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It is absolutely a no-brainer that UPSC is the toughest exam in India.
With loads of resources available on the net as well as offline and moreover, every other person sharing some tips, it becomes highly important to filter out the unimportant stuff from the important.
Being a UPSC aspirant myself, I have watched loads of videos and read copious articles on the finer points on how to crack UPSC. It’s quite natural to fall into this trap and never be able to get out of it. No wonder we have so many candidates who are still into the UPSC conundrum despite giving 4-5 attempts.
Of all the posts and advice which I read, this is the probably the best advice which one should follow.
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The answer has been written by Bhavesh Mishra, SDM Patna at Indian Administrative Service (2017-present) on Quora:
What is the one thing that you have learned which most of the aspirants are missing out during their preparation?
“One good habit that I had developed during IIT days was to read from standard books and resources even if they are tough to read and time-consuming.
An extension of this habit in case of CSE meant that I developed a liking for reading standard materials and never resorted to shortcuts like reading the summary of reports, books etc.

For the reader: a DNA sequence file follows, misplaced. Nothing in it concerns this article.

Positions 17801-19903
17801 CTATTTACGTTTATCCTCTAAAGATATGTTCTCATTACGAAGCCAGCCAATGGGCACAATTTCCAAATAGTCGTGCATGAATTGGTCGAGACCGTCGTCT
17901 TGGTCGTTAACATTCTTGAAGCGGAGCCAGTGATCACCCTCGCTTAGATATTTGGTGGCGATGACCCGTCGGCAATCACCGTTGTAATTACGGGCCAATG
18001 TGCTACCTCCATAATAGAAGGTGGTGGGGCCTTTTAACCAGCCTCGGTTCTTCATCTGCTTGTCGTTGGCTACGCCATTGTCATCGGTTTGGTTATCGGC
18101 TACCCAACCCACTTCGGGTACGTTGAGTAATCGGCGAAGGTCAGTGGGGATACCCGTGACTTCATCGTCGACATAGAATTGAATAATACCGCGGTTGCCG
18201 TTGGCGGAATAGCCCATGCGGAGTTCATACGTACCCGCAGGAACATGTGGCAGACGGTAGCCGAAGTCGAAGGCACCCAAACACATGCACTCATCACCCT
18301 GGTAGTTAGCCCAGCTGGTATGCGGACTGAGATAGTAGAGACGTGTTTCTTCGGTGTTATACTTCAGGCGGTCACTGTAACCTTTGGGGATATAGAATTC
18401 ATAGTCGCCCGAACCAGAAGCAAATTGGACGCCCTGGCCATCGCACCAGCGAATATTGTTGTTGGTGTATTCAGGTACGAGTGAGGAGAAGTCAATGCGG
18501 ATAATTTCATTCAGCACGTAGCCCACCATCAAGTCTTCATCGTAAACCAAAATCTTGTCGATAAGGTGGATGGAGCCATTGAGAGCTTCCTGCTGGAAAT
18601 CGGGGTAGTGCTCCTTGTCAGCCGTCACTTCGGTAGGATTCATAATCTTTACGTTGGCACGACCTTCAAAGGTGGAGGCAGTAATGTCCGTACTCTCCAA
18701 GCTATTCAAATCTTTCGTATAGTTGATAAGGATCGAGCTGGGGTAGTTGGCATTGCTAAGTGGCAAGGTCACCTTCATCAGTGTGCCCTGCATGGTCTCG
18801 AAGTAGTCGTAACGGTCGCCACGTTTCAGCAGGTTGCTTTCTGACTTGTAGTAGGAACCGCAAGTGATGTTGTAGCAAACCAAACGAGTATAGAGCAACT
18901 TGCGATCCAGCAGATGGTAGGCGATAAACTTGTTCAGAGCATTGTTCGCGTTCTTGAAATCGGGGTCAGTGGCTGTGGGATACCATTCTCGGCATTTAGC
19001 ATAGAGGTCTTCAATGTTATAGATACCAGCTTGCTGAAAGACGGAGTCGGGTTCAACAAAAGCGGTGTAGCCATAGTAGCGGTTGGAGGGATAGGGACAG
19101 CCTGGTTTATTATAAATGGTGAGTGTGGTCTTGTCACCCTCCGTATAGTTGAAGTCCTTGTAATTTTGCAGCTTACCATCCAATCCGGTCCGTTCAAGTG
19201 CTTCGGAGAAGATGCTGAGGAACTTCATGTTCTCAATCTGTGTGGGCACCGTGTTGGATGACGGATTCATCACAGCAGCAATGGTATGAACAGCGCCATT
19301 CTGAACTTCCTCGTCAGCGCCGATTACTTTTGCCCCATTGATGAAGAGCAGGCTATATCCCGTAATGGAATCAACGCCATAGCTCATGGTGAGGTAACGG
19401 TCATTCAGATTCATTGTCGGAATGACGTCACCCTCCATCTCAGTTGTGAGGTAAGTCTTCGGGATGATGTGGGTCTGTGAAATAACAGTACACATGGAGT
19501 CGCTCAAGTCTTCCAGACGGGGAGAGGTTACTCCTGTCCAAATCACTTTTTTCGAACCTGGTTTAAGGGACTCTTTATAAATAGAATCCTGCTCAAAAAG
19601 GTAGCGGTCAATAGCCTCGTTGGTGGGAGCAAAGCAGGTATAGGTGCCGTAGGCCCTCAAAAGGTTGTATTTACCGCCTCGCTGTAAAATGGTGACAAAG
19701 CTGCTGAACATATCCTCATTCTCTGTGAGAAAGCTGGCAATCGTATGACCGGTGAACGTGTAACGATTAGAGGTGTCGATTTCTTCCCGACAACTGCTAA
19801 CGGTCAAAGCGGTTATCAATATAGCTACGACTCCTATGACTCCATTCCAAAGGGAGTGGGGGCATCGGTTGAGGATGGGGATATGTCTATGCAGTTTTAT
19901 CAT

For instance, I completed:
- All 3 Five Year Plans books (~1000 pages)
- All important ARC Reports (~1500 pages)
- Punchi Commission Reports (~1500 pages)
- Did not skip a single editorial from The Hindu for 1.5 years.
- Listened to AIR news daily from 9 – 10 pm.
- Watched all Rajya Sabha debates for 1.5 years.
In Bhagwad Geeta, Lord Krishna advises us to follow the path of Nishkam Karm (work without attachment to result). Being a follower of this path, I did not care whether any direct question would be asked from the above books or whether reading them is taking a heavy toll on my daily routine.
I normally see students taking shortcuts while preparing for UPSC. It’s not uncommon to see students reading Foreign Affairs, Security issues or Economics from classroom notes of Vajiram, Sriram etc and skipping the excellent resource like Economic Survey, Down to Earth or IDSA altogether.
There is no harm in reading such notes but you definitely can’t compare or compete with those who have gone through the rigor of studying the standard resources. The difference gets reflected when it comes to Essay and Interview where one can clearly differentiate between a well-read and a coaching-notes type student.”
Well, it’s a must for the UPSC serious aspirants to follow this and not be just part of the herd.